|The French 75|
|Written by Eileen Forster Keck|
According to The Savoy Cocktail Book (ca. 1930), it "hits with remarkable precision". It does, like the 75 mm gun that gave its name to the concoction—the French 75 is delicious and dangerous.
The history of this cocktail is a murky one. Most sources agree that it was mixed for the first time around WWI. A print recipe showed up in 1919, with a now partly-illegal ingredients list—absinthe, Calvados, and gin. One story has it that a champagne version was born in Paris, at Harry’s Bar in 1925, but if so, Harry never claimed it in print.
Nowadays there are two generally accepted versions:
1. Cognac, fresh lemon juice, a bit of sugar (or simple syrup) and Champagne, or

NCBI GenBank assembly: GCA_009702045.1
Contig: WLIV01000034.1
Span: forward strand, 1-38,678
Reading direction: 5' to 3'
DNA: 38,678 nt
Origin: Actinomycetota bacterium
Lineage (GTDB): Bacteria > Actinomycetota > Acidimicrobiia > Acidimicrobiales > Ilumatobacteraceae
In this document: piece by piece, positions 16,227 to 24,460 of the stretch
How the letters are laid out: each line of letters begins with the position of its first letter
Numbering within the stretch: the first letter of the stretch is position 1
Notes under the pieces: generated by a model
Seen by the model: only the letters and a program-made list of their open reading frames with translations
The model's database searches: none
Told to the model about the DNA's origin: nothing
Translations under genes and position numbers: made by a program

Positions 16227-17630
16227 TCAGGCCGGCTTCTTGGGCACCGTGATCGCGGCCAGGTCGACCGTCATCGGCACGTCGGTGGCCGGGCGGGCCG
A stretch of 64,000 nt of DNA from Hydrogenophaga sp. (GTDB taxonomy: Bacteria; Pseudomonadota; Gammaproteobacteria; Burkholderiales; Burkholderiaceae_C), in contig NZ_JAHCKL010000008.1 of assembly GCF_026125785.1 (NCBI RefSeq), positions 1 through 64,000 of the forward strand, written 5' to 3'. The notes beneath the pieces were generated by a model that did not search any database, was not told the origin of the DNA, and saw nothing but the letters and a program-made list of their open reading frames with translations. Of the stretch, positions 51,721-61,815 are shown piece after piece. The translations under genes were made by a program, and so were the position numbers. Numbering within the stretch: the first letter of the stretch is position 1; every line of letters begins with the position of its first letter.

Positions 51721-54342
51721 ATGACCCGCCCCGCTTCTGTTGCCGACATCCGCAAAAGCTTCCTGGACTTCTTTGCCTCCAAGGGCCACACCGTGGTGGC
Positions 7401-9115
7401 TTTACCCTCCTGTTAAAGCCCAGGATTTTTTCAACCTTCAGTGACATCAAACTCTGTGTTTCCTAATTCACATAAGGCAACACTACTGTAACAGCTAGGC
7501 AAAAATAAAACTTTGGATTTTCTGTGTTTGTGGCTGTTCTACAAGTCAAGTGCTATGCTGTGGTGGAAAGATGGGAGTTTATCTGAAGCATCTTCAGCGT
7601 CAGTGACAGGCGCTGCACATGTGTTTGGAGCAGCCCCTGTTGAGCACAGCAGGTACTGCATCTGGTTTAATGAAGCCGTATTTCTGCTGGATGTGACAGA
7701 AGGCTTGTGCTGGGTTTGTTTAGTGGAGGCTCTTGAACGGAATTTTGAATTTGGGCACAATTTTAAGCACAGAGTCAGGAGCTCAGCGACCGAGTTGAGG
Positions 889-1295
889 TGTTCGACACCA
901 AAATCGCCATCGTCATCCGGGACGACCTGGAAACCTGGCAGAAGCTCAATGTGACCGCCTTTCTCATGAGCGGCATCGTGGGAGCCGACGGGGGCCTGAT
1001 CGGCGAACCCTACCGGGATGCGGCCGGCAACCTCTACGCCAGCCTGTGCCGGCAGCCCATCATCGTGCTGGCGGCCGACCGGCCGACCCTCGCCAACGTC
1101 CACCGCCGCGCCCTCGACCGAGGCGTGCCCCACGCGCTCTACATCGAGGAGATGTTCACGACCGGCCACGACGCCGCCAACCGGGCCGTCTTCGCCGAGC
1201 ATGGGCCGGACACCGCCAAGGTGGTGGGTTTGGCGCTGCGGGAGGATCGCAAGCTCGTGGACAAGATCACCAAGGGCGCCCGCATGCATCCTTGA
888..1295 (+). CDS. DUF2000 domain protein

My personal preference is for the cognac version—it marries particularly well with Champagne—but the gin variety is palatable too. As always, the quality of your ingredients is the key when mixing a cocktail. This is not an economy drink!
Choose a decent non-vintage cognac—I recommend Hennessey VSOP at least (or Bombay Sapphire gin)—and use real Champagne—again, non-vintage. If you can't afford Veuve Clicquot or something similar, get a good, dry sparkling wine, perhaps something out of California. Stay away from Cold Duck and Asti Spumanti.
In any case, it’s a wonderful tipple, and a nice choice for a celebration. Champagne and Valentine’s Day go together.
The French 75
Shake the first three ingredients with clean, dry ice. Pour out into two cocktail glasses, and fill the remaining space with Champagne. Stir gently.